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Re: Miami night time approach

The entry is easy, but where are you heading once you get there? The ICW can be confusing and it is very easy to run aground as there are huge shallows to the south of the docks and one right at the junction of the entry, the Miami river and the ICW.

I live there and have done the entry dozens of times but I still concentrate very hard at night.

While Biscayne Channel may be a little harder, as 'Rognvald' writes it is easy to drop the hook off Key Biscayne opposite 'No Name Harbor'.
However, leave lots of lights on or one of the power boaters will run you down.

I draw almost 8 ft and while I touch occasionally in Biscayne Channel I still use it frequently. But never if there is a big sea running from the east.
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Old 18-03-2011, 16:32   #14
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Re: Miami night time approach

All good advice here, but I will add that it is hard to figure out what you are looking at with all the lights in the area. To add to the confusion there are sometimes small completely unlit boats (aluminum skiffs and such) fishing in the channel, tied to the sea buoys, or even anchored right in the middle of the channel. One time I had a big argument with one of these little skiffs who was anchored right in the middle of the shipping channel completely oblivious to everyone trying to get around him, including a large cruise ship that had to really squeeze over to the sea buoy to get by. He wouldn't move. The last I saw of him the pilot boat was hovering near by trying to get him to move. Bottom line, keep a good look out!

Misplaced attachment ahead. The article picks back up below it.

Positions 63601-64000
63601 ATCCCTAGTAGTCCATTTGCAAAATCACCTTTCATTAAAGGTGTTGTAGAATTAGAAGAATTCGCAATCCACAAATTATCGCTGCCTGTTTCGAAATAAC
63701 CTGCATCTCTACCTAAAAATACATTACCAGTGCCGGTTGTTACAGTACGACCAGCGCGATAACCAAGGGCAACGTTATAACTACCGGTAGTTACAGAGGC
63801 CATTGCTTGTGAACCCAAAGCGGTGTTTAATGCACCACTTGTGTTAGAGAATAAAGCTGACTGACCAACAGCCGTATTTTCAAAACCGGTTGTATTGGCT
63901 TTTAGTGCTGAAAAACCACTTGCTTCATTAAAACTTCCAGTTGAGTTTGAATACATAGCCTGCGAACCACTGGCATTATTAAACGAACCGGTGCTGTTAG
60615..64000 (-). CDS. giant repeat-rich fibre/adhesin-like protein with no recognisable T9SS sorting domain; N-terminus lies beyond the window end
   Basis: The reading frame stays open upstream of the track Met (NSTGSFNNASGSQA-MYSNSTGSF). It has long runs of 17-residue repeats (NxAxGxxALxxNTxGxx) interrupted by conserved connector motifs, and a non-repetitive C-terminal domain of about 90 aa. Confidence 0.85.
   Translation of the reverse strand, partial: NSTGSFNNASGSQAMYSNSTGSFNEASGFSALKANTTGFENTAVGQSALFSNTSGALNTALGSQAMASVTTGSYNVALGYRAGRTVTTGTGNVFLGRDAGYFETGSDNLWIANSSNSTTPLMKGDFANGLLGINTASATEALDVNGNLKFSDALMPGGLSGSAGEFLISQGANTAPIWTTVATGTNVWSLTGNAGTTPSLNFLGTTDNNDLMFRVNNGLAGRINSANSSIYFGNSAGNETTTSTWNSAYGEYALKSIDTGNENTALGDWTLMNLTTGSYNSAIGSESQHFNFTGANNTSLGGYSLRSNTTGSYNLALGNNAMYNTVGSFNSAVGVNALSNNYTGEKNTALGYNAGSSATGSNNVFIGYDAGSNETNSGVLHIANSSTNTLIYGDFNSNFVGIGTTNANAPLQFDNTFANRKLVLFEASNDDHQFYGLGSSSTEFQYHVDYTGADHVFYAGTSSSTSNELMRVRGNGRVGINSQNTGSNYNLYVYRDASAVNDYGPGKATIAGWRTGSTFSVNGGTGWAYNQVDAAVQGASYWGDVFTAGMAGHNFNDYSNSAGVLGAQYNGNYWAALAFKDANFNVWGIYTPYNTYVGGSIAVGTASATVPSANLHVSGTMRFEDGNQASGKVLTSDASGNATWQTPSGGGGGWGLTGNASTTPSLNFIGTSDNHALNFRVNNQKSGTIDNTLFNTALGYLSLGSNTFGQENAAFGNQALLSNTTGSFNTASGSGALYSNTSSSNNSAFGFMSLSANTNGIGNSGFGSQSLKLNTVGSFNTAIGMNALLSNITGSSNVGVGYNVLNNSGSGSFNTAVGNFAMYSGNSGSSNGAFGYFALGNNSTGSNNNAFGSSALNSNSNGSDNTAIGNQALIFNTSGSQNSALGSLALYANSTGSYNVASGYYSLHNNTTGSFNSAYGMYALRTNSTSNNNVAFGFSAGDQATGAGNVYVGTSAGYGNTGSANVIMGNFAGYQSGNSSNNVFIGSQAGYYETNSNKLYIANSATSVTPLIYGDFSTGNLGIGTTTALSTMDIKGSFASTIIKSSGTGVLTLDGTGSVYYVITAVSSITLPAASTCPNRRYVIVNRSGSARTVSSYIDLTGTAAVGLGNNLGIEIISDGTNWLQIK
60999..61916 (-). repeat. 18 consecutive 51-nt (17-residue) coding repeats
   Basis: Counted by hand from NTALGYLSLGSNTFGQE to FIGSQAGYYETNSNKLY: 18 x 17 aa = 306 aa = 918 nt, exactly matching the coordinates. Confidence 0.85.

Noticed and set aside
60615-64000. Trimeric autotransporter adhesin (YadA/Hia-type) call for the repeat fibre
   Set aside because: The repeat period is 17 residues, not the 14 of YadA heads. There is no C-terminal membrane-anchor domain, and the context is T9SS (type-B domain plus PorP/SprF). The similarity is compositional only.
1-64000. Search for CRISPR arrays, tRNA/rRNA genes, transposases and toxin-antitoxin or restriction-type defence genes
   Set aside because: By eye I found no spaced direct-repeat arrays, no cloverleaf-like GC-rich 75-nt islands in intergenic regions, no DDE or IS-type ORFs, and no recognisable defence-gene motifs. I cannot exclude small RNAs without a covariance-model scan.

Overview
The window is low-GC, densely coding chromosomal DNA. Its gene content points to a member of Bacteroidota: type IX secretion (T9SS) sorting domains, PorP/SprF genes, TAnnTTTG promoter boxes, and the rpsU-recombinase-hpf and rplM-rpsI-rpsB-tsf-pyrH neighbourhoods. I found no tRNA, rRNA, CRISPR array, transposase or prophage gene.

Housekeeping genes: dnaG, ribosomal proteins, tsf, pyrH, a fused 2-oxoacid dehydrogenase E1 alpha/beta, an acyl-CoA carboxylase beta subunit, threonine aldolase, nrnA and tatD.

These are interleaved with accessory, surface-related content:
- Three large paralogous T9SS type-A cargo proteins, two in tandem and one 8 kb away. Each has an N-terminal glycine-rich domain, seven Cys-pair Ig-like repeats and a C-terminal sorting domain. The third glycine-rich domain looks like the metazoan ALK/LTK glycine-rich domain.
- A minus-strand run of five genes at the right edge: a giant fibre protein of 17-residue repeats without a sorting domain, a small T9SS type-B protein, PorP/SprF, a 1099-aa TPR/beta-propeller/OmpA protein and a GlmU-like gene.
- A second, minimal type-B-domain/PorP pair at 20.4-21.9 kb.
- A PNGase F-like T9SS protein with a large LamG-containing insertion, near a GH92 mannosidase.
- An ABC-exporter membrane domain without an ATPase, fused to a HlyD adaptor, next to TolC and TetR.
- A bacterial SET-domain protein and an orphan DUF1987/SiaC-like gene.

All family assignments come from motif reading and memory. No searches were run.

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Old 19-03-2011, 07:26   #15
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Re: Miami night time approach

I would strongly advise against entering Miami's Government Cut at night if you have not done it before a few times - unless - you are only going to anchor behind (south of) Fisher Island.
- - The entrance is fine and well marked and ambient lighting is very good. But if you are heading for Biscayne Bay it is a different story and you can get into trouble real quick. Once you turn left to go along the south side of Dodge Island - the container ship docks - you get to the infamous Marker "57" turn. Half the time the marker is gone and replaced by a floating buoy. Add in the extreme amount of background lighting from shore that makes finding the markers very difficult and you can end up aground real quick.
- - The channel south down to Rickenbacker Causeway Bridge is also narrow and can be confusing if you have never done it before. You could - probably - do the whole thing at 1 or 2 knots or minimum steerage speed so that if you run aground you can back off again - but why?
- - Simply time your departure so that your arrival is midday or early afternoon to avoid the cruise ship departures around 5 in the afternoon. Once you have done it a couple of times in the daylight then doing it at night is a piece of cake with the only hazards the fabulous beauty of the lighting of the city at night.